President Donald Trump spent much of the year blaming the “antifa” for the violent riots that erupted in some cities in the U.S. following the police murder of George Floyd in Minneapolis.
Although many noted that “Antifa”-short for antifascists-is not a formal organization, but rather a generic term for a number of leftist militant groups that oppose or resist neo-Nazis and white racists, the president vowed to declare it a terrorist organization.
This looks unlikely now that Trump lost the election to Joe Biden, the Democratic candidate who rejected the threat of the movement in the first presidential debate and said, “His own FBI director said … the Antifa is an idea, not an organization,” referring to FBI director Chris Wray.
The movement came to the fore under Trump’s presidency, but will it continue to protest with Biden in office?
(The) fascist movement that metastasized around Trump will not disappear (with Biden in office).
Andy Zee, rejection of fascism
Arie Perliger, professor of security studies at the University of Massachusetts Lowell, told Washington Newsday that because the antifascist movement is “basically a collection of local groups, it has no coordination mechanism to make such collective decisions.
But he does not believe that the antifa will disappear when Trump leaves office.
“I think it will focus more on how it can really promote its goals, its objectives, in this new political environment that is more responsive to its goals, its ideas, that is more open to hearing its voices and its views,” Perliger said.
Andy Zee of Refuse Fascism, a group that calls the Trump administration fascist, told Washington Newsday that the “fascist movement that metastasized around Trump will not disappear” when Biden is in office.
“In one form or another this will have to be fought, but the defeat of Trump will put everyone who wants social and environmental justice and all progressive social movements in a potentially stronger position,” Zee said.
Mark Bray, a historian and author of “Antifa: The Anti-Fascist Handbook,” told Washington Newsday that the history of such militant, anti-fascist policies in the U.S. has been going on for several decades and will continue regardless of who is in power.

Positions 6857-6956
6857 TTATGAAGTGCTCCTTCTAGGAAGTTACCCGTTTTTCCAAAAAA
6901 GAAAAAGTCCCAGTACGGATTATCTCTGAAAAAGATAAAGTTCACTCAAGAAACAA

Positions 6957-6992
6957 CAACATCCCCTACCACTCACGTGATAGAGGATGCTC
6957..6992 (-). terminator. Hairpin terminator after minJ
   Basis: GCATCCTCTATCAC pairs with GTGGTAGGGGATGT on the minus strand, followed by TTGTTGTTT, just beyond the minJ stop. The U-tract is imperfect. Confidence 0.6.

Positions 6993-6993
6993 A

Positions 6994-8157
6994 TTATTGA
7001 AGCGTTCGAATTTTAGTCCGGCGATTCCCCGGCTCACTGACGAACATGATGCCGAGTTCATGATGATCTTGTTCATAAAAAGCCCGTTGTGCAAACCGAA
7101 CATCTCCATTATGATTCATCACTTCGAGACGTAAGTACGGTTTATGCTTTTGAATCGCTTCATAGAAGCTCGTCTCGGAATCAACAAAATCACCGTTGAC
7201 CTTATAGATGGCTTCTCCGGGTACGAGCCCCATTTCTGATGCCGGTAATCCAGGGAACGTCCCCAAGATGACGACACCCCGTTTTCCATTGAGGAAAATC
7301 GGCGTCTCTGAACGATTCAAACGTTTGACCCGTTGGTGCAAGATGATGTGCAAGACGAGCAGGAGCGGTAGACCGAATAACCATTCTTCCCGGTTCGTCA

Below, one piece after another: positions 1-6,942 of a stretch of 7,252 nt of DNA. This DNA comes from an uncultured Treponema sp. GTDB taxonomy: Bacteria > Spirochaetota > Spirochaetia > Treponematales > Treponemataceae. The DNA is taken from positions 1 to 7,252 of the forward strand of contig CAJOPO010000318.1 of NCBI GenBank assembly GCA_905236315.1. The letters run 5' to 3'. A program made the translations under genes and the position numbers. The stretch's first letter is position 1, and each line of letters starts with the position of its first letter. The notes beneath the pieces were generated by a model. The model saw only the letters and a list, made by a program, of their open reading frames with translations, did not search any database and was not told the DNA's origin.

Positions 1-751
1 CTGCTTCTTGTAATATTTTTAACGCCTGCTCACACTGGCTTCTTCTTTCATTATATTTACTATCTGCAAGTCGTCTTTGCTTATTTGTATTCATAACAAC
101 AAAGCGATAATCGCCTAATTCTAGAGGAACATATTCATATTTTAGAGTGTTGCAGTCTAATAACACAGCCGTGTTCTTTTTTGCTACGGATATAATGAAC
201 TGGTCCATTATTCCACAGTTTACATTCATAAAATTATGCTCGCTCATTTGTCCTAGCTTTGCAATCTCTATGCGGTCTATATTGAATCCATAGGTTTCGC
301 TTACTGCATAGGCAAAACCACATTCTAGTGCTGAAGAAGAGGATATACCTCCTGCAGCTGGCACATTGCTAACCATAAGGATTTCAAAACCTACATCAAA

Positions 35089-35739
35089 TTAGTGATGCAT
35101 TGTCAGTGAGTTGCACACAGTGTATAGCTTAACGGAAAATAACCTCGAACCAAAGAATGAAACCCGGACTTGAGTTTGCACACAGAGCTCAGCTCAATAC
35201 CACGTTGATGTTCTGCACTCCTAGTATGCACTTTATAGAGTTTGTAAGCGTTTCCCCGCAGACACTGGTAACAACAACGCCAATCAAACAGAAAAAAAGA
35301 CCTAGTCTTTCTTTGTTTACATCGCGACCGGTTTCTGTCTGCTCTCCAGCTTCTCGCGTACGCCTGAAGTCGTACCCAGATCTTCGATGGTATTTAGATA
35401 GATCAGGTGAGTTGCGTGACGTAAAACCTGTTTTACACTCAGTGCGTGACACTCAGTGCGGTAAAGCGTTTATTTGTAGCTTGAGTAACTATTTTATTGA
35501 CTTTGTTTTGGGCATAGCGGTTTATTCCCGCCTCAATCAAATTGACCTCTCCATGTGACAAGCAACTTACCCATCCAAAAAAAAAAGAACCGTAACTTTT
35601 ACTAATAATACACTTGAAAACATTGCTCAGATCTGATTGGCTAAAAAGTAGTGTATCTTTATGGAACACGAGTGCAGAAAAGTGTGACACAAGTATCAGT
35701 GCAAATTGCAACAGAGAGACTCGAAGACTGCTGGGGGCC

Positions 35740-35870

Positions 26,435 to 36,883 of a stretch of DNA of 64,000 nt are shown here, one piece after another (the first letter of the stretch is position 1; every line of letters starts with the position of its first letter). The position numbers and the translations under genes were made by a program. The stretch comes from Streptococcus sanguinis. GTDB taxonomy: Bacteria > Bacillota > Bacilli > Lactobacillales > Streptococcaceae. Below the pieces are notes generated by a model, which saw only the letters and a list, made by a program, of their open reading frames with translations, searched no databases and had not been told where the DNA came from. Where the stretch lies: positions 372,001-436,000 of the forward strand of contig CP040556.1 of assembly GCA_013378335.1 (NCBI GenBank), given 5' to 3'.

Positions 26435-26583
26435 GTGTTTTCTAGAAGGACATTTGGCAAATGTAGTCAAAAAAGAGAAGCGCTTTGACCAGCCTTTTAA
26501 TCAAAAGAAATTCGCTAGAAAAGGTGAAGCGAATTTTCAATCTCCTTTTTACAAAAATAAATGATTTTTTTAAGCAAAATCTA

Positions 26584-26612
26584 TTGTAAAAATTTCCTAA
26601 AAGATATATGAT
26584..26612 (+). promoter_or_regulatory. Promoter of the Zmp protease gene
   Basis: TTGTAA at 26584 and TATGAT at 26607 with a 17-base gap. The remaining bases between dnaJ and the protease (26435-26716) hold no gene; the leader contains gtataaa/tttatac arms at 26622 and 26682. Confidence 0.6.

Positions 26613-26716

But he added that the importance of antifa in national politics “has been greatly overrated by Trump for political purposes.
“There were groups that didn’t always call themselves antifa, but there were groups that did this kind of work against the far right when George Bush was in office, when Bill Clinton was in office, when George W. Bush was in office, when Obama was in office and Trump was in office, so it’s a policy that will continue,” Bray said.
“It’s a policy that responds to the threat to the far right, whether that threat has access to the White House or not,” Bray said.
But he noted that the number of antifa groups in the U.S. and their membership “has everything to do with the rise and fall of far-right politics.
Bray said that there had been a decline in anti-fascist activity in the early 2000s, but this changed when the so-called old right began its attempt to be publicly present and when Trump launched his first campaign for the presidency.
“So many of the antifa groups I interviewed for my book formed in 2015, 2016 and 2017 in response to this perceived new threat,” Bray said. “So, although the antifa continues as politics and as a movement, regardless of who is in office, the changes in right-wing extremist politics play a very important role in determining how many groups, how many people in these groups participate and what the anti-fascist resistance looks like.
With Biden in power, the far right will certainly have less influence on national politics, Bray said.
“But trumpism as a kind of phenomenon will not disappear,” he added. “Many other politicians will try to capitalize on its legacy by promoting these kinds of ideas or policies at local or state level.
“The types of extreme right-wing groups that have been encouraged by Trump will continue to exist and in some cases will become even more dangerous as they may give up hope of the ability of their desired, essentially fascist ethno-state to exist within the framework of the United States,” he said. “And how antifascism in this context a